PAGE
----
That's because the Bayesian approach was developed specifically to deal with new data as they come in, and to update the probabilities
under investigation. Instead of determining the likelihood that a drug's efficacy could have happened by chance (which is
what the frequentist approach does), a Bayesian trial will give a probability that the drug was effective. The usual question
at this point is: Effective compared to what? And, the answer is: To the probability you calculated, before the data from
the current trial, of the drug being effective. This comparison of (initial) prior probabilities and (updated) posterior probabilities
is either one of the great strengths of Bayesian statistics or one of its greatest flaws, depending on which statistician
you ask. For a pro-Bayesian viewpoint, consider the designs being explored at the MD Anderson Cancer Center in Houston.
A Bayesian alternative to the 3+3 MTD-finding design is the continual reassessment method (CRM). Before the trial begins,
researchers develop a model of toxicity in relation to dose. Patients are initially assigned doses based on this model, but
as the data come in, the probabilities are recalculated, and later doses close in on an MTD value more effectively than the
3+3 design. As with all Bayesian methods, it is crucial that the model—the prior hypothesis, in Bayesian jargon—be as well
informed as possible. Some conservative hybrid designs start with a short 3+3-style dosing round to constrain the dose/toxicity
curve before switching to the full CRM technique. There are many other CRM variations, which address issues such as selection
of starting dosages, the size of the dose escalation steps, and the number of patients per dose.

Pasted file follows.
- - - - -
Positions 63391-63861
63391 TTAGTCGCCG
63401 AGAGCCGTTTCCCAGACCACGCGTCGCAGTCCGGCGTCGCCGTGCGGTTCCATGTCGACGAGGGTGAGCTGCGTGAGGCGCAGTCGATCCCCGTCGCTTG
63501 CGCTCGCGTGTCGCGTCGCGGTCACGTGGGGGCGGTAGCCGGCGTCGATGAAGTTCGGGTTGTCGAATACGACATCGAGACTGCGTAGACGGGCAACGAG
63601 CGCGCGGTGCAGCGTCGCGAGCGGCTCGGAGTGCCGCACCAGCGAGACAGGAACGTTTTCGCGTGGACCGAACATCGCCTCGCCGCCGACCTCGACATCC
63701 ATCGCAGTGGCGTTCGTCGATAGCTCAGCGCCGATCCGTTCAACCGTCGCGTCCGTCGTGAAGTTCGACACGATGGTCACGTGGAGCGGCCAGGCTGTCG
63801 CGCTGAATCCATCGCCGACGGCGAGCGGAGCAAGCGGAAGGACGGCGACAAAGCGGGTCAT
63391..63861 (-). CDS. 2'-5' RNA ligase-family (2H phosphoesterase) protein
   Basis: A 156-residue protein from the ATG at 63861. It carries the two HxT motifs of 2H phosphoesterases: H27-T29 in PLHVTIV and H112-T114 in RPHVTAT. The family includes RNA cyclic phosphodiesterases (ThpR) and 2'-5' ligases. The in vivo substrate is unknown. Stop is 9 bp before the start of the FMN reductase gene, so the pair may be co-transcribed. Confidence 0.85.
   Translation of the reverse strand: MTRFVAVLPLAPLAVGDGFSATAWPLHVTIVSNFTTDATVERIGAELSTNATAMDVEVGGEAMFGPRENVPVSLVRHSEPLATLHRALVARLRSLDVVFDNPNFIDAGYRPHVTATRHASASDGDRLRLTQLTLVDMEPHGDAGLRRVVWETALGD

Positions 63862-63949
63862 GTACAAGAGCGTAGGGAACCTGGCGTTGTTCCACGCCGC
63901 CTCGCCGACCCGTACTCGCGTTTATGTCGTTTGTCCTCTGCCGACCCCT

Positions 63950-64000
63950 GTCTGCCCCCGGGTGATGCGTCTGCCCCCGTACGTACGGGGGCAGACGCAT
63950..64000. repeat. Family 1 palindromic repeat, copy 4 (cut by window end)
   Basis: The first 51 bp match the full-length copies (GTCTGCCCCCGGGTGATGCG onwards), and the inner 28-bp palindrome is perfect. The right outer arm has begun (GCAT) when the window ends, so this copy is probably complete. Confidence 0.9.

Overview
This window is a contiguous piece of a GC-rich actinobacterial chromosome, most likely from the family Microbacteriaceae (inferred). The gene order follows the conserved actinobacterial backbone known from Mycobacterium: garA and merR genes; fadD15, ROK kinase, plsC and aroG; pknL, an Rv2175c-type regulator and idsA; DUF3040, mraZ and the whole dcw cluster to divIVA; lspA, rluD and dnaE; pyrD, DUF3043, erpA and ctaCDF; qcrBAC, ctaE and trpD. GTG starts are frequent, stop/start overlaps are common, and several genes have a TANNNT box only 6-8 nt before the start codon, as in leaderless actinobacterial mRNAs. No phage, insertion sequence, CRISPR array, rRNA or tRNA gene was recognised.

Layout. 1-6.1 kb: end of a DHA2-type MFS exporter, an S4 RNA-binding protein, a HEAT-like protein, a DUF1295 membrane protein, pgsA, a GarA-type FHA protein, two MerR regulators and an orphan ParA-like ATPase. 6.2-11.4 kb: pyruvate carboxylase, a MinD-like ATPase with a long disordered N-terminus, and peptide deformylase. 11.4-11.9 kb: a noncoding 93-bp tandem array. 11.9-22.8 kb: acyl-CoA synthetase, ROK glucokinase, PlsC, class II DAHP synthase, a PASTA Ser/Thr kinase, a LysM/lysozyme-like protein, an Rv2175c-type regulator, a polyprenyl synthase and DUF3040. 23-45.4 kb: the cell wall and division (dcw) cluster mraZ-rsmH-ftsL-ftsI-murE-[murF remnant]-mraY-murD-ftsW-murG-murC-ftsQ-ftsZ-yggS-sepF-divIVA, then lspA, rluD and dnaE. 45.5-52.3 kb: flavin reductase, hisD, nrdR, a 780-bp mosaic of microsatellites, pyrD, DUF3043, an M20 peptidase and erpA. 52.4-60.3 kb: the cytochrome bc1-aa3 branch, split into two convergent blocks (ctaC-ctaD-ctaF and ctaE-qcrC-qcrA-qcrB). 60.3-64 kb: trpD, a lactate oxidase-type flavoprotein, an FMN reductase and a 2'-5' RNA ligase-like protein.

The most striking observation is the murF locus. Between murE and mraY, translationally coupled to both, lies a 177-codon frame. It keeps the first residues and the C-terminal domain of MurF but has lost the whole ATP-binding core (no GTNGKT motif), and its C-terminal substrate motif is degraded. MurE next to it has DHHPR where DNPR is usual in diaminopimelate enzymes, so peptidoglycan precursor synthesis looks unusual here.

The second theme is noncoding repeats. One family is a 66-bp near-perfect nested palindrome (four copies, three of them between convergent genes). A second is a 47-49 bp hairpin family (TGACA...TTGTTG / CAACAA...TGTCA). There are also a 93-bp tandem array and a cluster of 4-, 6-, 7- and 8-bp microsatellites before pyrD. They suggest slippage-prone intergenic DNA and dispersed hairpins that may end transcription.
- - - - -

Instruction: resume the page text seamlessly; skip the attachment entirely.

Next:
Bayesian designs can provide for a transition from merely sequential to continuous monitoring of trial data, but they can
also allow for a wide range of other parameters to be changed. Designs can be developed that can, on the fly, vary the number
of patients needed, eligibility for joining the trial, how patients are to be divided between arms of the study, and what
doses of the investigational drug they'll receive.
There are several ways to implement these response-adaptive patient randomizations. One well-known technique is "Random Play-the-Winner,"
one of the "urn" methods—so called because they can be modeled after different ways of pulling variously colored balls from
an urn. Play-the-Winner mathematically weights the treatment arms that have produced the fewest adverse events and/or the
most positive data so that more patients are assigned to them. Both the degree of positive or negative response in a given
group and the number of patients already assigned to it have to be taken into account to ensure that all possibilities are
being considered, while at the same time, responding to real differences in outcomes. A similar "Drop-the-Loser" rule can
also be used, which means that in practice, entire dosage groups or efficacy arms can be added or dropped as the data develop.
It is obvious why this sort of adaptive randomization would be useful to a pharmaceutical company. But in the real world,
it may take a long time to see a meaningful response in patients—too long for the data to effectively influence the course
of the trial. A number of the more theoretical treatments of adaptive trial methods seem to have glossed over this difficulty,
but as such techniques have moved into real practice, the situation has improved, with several statistical techniques proposed
to deal with data from partial courses of treatment. Still, there's no doubt that adaptive designs are simplified considerably
if the expected clinical readout is rapid—something that should happen more often as biomarkers take on a larger role in clinical
A Bayesian approach has the potential to make big changes in the way R&D is conducted. Even the basic Phase I/II/III divisions
that the industry works with could easily blur together. Early dose-finding studies could settle on an optimum level, with
more patients being added to that arm of the study while other dosage groups drop away. Any efficacy data that could be collected
to that point wouldn't be lost, but would bolster the statistics of the trial as it shifted to Phase II concerns.